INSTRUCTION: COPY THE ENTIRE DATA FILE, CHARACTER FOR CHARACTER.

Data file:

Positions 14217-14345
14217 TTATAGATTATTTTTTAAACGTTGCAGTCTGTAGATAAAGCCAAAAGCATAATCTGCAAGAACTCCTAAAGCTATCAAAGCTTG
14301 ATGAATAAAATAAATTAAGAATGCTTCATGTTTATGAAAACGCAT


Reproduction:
Positions 14217-14345
14217 TTATAGATTATTTTTTAAACGTTGCAGTCTGTAGATAAAGCCAAAAGCATAATCTGCAAGAACTCCTAAAGCTATCAAAGCTTG
14301 ATGAATAAAATAAATTAAGAATGCTTCATGTTTATGAAAACGCAT